Now that spring is finally here, you're probably excited to get back on your bike again. While this activity is a great workout, it can lead to serious injury from overuse or carelessness.
According to a study in the American Journal of Sports Medicine, 58 percent of 109 surveyed professional cyclists experienced back pain within the last year.
"Most cyclists think you can just jump on a bike and go, when that's far from the case," Dr. Michael Lanning, a chiropractor specializing in cycling-related injuries, told BikeRadar.
Before you cycle all over town, follow these four steps to make sure you don't cause yourself back pain:
1. Get the right bike
Because bikes come in different sizes with a variety of purposes, it's important to select the one that's right for you and the terrain you'll be cycling on. You should also be conscious of the gears you're using and the position of your saddle and handlebars.
2. Strengthen your core
Riding a bike may be a great workout for your legs and heart, but it doesn't necessarily target your core muscles, which need to be strong to prevent back pain. To supplement this missing component, complete different core strengthening exercises when you're not cycling.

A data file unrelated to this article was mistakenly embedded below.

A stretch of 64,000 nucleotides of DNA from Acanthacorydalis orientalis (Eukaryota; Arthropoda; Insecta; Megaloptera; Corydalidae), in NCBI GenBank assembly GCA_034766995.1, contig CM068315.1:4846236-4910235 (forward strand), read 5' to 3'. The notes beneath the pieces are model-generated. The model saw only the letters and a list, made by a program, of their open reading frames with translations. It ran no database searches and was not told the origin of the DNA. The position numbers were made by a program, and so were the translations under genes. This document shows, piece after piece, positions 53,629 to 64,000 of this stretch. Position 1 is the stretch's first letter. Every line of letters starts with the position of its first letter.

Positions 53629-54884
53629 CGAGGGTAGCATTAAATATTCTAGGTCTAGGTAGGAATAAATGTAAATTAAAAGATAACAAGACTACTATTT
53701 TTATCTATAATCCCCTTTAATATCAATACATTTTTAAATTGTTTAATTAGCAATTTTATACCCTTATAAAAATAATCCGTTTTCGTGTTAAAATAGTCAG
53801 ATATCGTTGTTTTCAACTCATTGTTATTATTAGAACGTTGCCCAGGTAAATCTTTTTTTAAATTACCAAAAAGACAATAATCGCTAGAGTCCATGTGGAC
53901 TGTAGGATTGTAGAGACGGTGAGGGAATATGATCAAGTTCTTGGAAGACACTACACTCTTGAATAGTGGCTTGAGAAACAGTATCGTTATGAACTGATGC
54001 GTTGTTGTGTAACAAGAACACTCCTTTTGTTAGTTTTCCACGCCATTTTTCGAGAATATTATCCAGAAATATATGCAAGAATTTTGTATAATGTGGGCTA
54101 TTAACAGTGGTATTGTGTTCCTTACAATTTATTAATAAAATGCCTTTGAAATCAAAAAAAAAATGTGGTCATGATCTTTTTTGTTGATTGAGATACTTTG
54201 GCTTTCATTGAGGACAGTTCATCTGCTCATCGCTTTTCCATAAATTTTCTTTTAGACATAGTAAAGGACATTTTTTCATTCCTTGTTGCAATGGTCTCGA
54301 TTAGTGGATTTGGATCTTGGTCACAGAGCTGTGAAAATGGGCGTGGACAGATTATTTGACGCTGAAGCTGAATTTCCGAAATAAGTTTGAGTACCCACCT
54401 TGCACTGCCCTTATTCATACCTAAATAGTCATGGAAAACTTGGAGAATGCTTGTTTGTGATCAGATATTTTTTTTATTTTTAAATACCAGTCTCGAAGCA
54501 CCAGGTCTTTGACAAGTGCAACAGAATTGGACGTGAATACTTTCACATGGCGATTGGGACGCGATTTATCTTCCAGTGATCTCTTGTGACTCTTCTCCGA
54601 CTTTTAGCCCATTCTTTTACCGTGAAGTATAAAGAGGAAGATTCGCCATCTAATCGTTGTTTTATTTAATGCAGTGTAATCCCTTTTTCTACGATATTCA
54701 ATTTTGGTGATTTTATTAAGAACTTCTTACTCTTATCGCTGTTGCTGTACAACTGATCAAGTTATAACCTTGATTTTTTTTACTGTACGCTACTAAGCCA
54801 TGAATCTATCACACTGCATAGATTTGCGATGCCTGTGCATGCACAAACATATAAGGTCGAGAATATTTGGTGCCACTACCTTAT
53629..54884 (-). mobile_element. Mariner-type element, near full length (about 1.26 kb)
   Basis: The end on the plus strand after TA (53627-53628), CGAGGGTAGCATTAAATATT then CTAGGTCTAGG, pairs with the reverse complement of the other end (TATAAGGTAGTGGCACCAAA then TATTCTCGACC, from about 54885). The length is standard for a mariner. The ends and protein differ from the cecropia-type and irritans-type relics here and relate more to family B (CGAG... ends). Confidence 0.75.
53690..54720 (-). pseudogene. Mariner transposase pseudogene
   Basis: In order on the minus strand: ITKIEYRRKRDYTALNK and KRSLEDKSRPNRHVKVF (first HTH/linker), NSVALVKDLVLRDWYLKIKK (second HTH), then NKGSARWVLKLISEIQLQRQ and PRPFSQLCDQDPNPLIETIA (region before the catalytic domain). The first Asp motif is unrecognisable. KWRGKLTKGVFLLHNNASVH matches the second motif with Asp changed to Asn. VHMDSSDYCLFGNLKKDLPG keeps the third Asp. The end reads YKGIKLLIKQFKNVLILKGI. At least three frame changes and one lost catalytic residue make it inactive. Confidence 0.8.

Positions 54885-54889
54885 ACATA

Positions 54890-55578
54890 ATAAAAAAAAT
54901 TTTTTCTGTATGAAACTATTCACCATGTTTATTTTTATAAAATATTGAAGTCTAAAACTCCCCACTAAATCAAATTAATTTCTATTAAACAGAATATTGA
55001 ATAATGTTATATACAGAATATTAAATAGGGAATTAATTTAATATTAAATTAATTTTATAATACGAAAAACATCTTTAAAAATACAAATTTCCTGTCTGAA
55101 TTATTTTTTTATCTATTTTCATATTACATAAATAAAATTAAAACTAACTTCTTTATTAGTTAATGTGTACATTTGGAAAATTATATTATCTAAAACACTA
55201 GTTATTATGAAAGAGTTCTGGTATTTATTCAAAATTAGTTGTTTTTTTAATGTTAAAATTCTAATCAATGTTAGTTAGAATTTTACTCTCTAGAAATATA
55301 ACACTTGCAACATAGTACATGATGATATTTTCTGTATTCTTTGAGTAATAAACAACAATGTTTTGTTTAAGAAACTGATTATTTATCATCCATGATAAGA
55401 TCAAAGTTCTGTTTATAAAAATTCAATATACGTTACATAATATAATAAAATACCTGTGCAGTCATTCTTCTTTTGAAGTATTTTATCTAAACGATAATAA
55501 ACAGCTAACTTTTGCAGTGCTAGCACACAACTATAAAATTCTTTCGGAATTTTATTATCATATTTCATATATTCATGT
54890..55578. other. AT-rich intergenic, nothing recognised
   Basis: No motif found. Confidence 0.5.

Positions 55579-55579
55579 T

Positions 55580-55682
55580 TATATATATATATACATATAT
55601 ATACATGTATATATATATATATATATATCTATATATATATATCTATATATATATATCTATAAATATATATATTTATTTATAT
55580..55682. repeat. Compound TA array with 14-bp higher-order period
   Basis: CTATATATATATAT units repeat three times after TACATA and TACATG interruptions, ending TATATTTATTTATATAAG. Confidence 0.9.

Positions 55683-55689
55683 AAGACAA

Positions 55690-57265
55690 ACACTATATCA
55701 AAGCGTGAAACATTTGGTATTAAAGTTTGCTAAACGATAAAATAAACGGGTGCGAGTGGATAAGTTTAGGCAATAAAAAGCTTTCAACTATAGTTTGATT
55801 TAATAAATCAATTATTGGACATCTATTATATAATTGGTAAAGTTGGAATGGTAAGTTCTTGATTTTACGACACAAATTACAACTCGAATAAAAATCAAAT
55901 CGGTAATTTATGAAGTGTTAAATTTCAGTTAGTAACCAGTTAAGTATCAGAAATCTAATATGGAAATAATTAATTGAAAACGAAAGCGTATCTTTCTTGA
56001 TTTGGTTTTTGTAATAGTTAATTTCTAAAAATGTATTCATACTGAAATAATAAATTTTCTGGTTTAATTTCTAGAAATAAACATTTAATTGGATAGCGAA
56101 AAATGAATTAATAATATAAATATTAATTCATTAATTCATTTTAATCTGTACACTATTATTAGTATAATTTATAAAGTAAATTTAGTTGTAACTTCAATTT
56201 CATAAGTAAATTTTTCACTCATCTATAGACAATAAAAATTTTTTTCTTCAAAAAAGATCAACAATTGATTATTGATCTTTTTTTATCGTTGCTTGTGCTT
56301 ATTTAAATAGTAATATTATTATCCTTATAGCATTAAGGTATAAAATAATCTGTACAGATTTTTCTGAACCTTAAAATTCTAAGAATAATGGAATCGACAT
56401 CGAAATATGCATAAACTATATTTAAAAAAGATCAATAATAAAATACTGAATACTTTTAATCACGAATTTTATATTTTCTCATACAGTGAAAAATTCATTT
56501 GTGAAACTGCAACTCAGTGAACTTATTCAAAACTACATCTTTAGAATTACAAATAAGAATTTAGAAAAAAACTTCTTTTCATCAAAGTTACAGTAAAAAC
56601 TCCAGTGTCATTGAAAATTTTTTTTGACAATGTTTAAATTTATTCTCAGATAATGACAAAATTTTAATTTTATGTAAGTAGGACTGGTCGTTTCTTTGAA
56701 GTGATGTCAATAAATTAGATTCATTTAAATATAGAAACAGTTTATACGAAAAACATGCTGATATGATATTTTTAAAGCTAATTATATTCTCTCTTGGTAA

3. Listen to your body
Joy Potts, an osteopath specializing in sports injuries, told BikeRadar that she often sees cyclists focusing too much on their bikes and not on their bodies after a crash. The damage from an accident can throw your body off balance, leading to future complications.
If something feels off or uncomfortable, you'll need to assess what it is and adjust your bike accordingly. Ignoring your body's signals for a change can only lead to more problems.
4. Avoid neck strain
Cyclists tend to keep their heads down and pointed forward for speed, but keeping your neck in one position for too long results in strain. Spine-health.com recommends gently lifting and lowering your head throughout your ride to keep the muscles loose.
If you're experiencing back pain after cycling, schedule an appointment with a professional chiropractor today.